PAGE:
Difference between revisions of "1952 AHSME Problems/Problem 31"

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== Solution ==
 
== Solution ==
  
Since no three points are collinear, every two points must determine a distinct line. Thus, there are  <math>\dbinom{12}{2} = \frac{12 * 11}{2} = 66</math> lines.  
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Since no three points are collinear, every two points must determine a distinct line. Thus, there are  <math>\dbinom{12}{2} = \frac{12\cdot11}{2} = 66</math> lines.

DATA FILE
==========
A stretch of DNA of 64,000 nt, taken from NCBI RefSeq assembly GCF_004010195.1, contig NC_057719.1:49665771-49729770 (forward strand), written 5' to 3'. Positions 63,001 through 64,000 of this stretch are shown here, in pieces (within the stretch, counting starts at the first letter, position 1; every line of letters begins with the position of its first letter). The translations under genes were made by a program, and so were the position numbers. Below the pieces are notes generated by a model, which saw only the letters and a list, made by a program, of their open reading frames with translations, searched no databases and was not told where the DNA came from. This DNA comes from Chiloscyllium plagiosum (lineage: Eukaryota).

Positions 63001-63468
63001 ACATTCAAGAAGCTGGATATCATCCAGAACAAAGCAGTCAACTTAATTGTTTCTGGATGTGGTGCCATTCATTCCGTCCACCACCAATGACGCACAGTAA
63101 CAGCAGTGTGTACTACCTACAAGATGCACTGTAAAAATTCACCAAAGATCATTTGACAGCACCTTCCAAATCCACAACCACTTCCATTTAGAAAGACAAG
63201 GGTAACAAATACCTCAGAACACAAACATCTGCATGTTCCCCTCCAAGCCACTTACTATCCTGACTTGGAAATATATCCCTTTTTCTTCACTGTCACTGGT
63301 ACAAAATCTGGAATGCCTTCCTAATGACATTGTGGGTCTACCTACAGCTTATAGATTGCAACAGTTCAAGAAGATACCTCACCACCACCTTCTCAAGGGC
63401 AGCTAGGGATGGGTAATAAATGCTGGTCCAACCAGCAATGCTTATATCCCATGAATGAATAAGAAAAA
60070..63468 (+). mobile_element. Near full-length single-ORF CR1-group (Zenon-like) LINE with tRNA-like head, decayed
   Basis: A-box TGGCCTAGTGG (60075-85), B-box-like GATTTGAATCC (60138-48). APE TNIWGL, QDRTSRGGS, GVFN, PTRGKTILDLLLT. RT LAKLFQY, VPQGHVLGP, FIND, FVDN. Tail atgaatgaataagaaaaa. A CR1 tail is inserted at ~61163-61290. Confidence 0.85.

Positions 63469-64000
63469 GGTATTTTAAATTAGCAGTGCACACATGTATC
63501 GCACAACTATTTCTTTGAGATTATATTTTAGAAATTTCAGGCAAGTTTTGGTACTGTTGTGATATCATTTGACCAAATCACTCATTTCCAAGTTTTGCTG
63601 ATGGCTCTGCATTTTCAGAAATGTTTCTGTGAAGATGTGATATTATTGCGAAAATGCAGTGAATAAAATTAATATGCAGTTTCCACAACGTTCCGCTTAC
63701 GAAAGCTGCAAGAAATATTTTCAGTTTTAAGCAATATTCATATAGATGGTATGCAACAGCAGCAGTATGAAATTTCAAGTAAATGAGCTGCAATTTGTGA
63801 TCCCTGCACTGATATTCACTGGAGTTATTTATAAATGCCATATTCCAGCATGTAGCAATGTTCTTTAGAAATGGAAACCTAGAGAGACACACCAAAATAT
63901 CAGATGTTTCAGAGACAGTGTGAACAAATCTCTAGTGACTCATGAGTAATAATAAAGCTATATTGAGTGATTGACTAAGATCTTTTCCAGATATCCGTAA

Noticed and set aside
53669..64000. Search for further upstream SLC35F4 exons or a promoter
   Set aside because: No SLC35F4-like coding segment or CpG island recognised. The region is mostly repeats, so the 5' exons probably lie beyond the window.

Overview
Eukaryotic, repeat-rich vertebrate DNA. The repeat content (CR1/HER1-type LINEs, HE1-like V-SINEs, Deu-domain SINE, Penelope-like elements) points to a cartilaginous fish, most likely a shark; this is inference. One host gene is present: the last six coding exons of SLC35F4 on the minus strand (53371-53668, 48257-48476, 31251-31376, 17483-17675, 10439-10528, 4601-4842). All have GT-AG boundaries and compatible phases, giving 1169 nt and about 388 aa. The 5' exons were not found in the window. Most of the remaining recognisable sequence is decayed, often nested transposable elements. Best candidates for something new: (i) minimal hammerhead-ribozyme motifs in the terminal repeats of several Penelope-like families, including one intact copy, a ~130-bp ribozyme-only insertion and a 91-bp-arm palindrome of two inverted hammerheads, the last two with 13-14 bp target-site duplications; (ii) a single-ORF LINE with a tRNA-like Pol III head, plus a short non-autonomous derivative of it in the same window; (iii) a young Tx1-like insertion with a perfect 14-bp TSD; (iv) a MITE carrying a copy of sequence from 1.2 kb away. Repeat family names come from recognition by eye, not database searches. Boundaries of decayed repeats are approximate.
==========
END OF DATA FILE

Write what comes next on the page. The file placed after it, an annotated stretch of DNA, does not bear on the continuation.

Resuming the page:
Therefore, the answer is <math>\fbox{(D) 66}</math>
 
Therefore, the answer is <math>\fbox{(D) 66}</math>

Latest revision as of 14:18, 28 February 2019

Problem

Given $12$ points in a plane no three of which are collinear, the number of lines they determine is:

$\textbf{(A)}\ 24 \qquad \textbf{(B)}\ 54 \qquad \textbf{(C)}\ 120 \qquad \textbf{(D)}\ 66 \qquad \textbf{(E)}\ \text{none of these}$

Solution

Since no three points are collinear, every two points must determine a distinct line. Thus, there are $\dbinom{12}{2} = \frac{12\cdot11}{2} = 66$ lines.

Therefore, the answer is $\fbox{(D) 66}$

See also

1952 AHSME (ProblemsAnswer KeyResources)
Preceded by
Problem 30
Followed by
Problem 32
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All AHSME Problems and Solutions

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